As a child, I looked forward to family gatherings and begged to stay up past my bedtime when I knew the stories would continue into the night. But I was in University before I realised the importance of our oral history and started keeping a file of names, phrases, and recollections.  The stories were spread out over a hundred years and included those that had been passed down from my great-grandparents. Some were funny. Some were heartbreaking. I wasn’t sure how they were connected and I wasn’t sure how I would use them, but I knew I needed to keep them handy.

Terri Wiltshire and cousins

Start Small

Novels based on family experiences don’t have to revolve around a large, life-changing event.  Sometimes we worry so much about finding the BIG story, that we miss the tiny details that make it worth the journey. Good stories can emerge from the smallest snippet of memory.  In my case, it was the shuffling gait of a gentle, reclusive great uncle who seemed to know so much about the world, but so little about how to fit into it. In writing “Carry Me Home” he became the catalyst. I took his sweetness, his awkwardness, his stubbornness to live his life his own way, and created a character and a set of circumstances (the BIG story) that allowed those traits to shine through.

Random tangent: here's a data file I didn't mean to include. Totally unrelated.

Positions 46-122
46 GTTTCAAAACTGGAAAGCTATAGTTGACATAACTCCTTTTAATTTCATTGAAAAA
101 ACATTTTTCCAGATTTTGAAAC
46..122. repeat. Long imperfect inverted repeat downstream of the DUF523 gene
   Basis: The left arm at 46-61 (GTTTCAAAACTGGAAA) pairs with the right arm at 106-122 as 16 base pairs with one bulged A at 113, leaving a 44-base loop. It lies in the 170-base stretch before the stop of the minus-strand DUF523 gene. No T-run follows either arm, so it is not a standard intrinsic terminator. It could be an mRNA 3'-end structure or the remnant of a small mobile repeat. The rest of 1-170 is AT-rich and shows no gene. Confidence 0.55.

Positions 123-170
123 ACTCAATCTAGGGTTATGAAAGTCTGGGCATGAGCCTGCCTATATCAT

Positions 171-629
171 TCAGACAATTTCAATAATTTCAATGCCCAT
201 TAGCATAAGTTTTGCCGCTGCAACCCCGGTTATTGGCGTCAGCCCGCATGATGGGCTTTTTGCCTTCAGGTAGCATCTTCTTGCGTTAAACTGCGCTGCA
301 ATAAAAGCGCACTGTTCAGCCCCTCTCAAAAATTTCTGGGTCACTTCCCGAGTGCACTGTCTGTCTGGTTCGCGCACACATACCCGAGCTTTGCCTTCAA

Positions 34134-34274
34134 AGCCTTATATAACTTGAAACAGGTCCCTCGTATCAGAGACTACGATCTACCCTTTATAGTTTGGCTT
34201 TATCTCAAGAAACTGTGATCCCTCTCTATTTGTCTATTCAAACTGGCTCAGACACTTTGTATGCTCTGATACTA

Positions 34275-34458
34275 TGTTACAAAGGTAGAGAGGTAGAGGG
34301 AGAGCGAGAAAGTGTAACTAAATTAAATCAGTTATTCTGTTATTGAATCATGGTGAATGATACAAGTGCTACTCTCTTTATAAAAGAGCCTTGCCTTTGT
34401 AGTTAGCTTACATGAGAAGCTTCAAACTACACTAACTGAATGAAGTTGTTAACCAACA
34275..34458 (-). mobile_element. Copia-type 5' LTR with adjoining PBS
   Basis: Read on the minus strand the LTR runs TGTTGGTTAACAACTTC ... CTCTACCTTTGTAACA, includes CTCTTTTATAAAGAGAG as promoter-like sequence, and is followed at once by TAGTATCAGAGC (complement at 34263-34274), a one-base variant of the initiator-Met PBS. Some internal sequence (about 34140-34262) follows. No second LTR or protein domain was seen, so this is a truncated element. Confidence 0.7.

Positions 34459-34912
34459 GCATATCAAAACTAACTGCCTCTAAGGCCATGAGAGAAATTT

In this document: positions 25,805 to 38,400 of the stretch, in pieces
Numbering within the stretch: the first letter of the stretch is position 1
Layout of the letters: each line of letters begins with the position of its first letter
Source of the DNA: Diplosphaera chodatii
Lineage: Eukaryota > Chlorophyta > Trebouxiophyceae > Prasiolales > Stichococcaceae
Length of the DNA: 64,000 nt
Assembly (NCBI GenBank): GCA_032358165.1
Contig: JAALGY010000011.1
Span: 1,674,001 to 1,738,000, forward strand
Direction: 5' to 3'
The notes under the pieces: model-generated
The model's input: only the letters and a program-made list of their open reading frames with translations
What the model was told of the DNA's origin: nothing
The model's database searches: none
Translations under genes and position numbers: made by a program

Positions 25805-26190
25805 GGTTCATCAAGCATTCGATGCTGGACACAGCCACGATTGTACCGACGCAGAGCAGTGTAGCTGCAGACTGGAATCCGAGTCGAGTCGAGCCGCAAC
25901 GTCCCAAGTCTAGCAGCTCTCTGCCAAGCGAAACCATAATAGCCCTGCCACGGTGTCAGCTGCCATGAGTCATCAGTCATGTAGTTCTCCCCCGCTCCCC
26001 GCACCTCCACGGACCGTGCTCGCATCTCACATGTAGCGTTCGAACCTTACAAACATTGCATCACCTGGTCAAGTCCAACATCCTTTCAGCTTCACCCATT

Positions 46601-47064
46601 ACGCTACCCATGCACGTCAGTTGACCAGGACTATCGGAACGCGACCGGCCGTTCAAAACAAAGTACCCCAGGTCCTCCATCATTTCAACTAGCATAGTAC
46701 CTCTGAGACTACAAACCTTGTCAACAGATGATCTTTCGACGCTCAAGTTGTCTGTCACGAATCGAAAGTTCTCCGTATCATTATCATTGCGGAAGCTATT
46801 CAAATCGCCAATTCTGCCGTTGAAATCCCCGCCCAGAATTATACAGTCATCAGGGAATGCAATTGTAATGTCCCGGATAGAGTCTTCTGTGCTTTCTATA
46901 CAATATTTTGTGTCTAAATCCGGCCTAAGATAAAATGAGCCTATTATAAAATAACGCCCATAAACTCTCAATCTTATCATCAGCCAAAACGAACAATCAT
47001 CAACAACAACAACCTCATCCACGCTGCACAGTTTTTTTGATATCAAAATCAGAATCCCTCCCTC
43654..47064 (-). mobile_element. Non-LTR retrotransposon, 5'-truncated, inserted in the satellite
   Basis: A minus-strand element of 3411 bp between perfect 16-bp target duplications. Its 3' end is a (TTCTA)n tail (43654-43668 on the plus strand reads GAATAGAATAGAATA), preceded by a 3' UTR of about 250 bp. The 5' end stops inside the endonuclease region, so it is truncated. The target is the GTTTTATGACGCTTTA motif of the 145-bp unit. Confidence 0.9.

Woven in, are tiny threads of family experience, which I’d heard along the way, including: riding the rails during the Great Depression, making sorghum syrup from sugar cane, and sharecropping. I also added a generous sprinkling of family recipes and cooking tips, along with family phrases, and habits.

The great thing about developing fiction from family stories, is that they are both universal and unique. The emotional aspect of human struggle is universal but the circumstances of that struggle, the dynamic of the relationships, is unique to each family.

Terri Wiltshire Sunday after church

Tread lightly

If you feel My family isn’t that interesting, you might try interviewing a few of the older generation. You’ll be surprised what nuggets will be uncovered. It’s important to remember that family stories are not blueprints for a work of fiction. They can serve as that first seed of inspiration, or a rich source of seasoning, but sticking rigidly to a historical truth (in family terms) will create more problems and limit the scope of your story.